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My '96 Rebuild

15106 Views 223 Replies 11 Participants Last post by  Brandon35
'96 Rebuild

Hey guys, been a while. So, after a long time coming, I was finally able to start my rebuild. She’s come a long way since the start but I figured while I wait for more parts (and money) I’d post about it.

Quick history - bought the bike 6 years ago, found out it had a LOT of issues, started to fix a few things here and there, turns out I was really good with zip ties. Bike was in at least one bad front end accident (no steering stop, small crack in frame). She had the scars to prove it. So much so that I’ve never considered taking her to a shop to get looked at because I would have been pretty embarrassed. Anyways, this last couple of weeks I had some free time (yay Thanksgiving) and set about a teardown. I’ve had second gear issues for a while now.

So, I start to break down the bike. Crappy fairings off, took the airbox and carb off (everything was filthy and the throttle springs were covered in filth). Then I freed up all the electricals and took the whole harness out. Had to make some cuts and I’ll connect those back up for the tail/blinkers later. Then came the engine. I had no lift, so I paid $1 at Lowes to take 3 pieces of old wood from a trash can and made an engine holder out of it. It’s actually held up quite nicely. Once I had the engine out, I stripped the frame all the way down and cleaned EVERYTHING. She had 22 years of road grime in all her nooks and crannies. I used Nylon brushes and my favorite degreaser (La’s Awesome Degreaser is really awesome) to do it right. I’ll list off the fixes/upgrades I’ve done so far and leave pictures for those of you who can’t read ?

-Re-wrapped seats

-Cleaned Engine

-Rewrapped wire harness
-New fork oil, caps and seals (pretty sure it had original oil and boy, it was solid)
-New (to me) left fork
-Had the frame crack welded and I grinded it
-Had the steering stop re-welded on
-Polished yoke

-Painted the entire frame satin black

-Painted my rims white

-Cleaned out all my brake calipers
-New brake pads (new rear seal kit coming)

-Stainless steel lines front and rear (used off a working race bike - haters gonna hate)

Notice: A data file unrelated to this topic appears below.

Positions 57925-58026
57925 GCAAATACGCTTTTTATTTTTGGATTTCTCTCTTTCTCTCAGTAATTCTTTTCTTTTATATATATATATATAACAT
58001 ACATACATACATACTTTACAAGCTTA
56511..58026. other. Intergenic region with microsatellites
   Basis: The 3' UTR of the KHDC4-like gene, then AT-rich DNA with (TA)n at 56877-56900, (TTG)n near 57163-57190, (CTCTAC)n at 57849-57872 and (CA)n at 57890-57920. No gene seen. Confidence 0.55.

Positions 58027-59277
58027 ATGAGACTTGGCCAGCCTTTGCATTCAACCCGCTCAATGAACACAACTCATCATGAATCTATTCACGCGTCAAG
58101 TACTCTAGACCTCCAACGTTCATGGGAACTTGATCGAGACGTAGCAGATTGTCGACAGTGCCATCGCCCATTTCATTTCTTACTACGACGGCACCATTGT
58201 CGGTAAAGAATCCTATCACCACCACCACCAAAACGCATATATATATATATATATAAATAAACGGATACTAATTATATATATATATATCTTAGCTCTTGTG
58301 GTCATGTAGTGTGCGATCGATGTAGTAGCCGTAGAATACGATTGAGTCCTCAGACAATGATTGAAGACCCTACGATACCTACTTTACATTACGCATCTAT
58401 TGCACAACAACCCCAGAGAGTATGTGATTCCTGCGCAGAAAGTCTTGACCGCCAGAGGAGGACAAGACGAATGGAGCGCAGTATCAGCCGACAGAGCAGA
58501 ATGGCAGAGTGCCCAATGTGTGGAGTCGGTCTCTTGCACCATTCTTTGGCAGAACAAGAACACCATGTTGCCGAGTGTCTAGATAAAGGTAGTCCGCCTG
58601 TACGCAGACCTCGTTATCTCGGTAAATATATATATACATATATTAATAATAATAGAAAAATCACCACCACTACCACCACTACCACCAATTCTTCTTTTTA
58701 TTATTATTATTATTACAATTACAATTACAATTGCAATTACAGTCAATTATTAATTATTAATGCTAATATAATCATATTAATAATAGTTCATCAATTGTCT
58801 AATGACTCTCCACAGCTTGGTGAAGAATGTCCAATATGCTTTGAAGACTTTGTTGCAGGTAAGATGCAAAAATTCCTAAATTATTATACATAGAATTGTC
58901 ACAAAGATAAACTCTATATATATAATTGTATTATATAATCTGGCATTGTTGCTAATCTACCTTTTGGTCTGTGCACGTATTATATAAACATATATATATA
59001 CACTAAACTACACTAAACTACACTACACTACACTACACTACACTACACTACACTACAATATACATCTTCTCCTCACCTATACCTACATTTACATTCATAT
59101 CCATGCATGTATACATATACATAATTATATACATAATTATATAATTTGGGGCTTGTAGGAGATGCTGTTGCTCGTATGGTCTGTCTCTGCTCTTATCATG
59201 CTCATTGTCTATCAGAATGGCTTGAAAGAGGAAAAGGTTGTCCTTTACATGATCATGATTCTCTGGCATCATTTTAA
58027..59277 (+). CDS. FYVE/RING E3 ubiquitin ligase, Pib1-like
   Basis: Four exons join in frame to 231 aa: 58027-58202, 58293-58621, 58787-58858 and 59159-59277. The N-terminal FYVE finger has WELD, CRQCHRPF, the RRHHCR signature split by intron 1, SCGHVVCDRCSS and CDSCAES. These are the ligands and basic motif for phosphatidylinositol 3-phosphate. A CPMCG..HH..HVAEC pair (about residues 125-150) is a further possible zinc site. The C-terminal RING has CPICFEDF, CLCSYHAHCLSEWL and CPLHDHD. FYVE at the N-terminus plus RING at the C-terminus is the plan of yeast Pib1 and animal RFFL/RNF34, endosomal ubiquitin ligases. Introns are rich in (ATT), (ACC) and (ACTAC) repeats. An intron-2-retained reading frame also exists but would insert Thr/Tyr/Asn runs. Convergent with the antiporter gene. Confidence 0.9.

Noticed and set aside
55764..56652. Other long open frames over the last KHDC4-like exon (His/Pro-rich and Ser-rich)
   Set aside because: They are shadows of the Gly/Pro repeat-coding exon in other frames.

-All new engine cover Cometic gaskets
-New (to me) drive shaft/gears and clutch shaft forks (I split the case)

-Driven racing engine block-off plates

What’s to come -
-2006 zx6r throttle tube assembly/cables
-Slim kill/start switch
-Steel extension plates for my zzr600 fairing stay (bird cage delete) so handle bars don’t hit
-New tires (I’m thinking Dunlop Q3+ ?)
-Safety wiring
-Race fairings down the road (belly pan w/oil catch) ~ when money allows :nerd
-Airbox/tubing upgrade ~ when money allows
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Updated photo after my slow high-side crash fixes

1) welded rearset back together
2) welded mirror/fairing stay back together
3) fixed shattered left fairing and left side of front fairing (plastifix, paint, 2k spray clear)
4) installed R&G slider kit
5) replaced windscreen


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Okay FINE, last photo for this thread (until another project occurs).


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I used the nut/washer method to crimp/compress the rivet nuts to the frame which worked fine; I have layers of paint that probably look like wavy epoxy since I always seem to scuff and mess of the paint with my tank or tools. That will get cleaned up whenever I find the time to care how it looks.

I see what you mean - it looks like a hot mess but no I did not put them in and epoxy them to the frame.
I have multiple rivnuts that are loose especially those holding the fuel tank ; Can you tell me about your technique to secure these rivnuts in situ please so they stop spinnin?

I have multiple rivnuts that are loose especially those holding the fuel tank ; Can you tell me about your technique to secure these rivnuts in situ please so they stop spinnin?

My advice, take a vice grip and pry those suckers out. Wont be able to crimp them any better than they already are.

1) Buy a set of new rivnuts that fit the bolt size you have (M6 is OEM; the tank bolts are M6x30).

2) Watch this video; you'll need a bolt, a nut to fit the bolt, a rivnut, and a large washer OR a piece of scrap metal with a hole drilled in it like shown in the video:

I have been able to do this with just a washer; I keep the rivnut in the hole with downward pressure on the bolt, while tightening the nut-against the washer which thus compresses the rivnut.

I'm a cheap bastard though; if it doesn't work for you, just get the tool but get a quality one so you dont snap or strip the tool.
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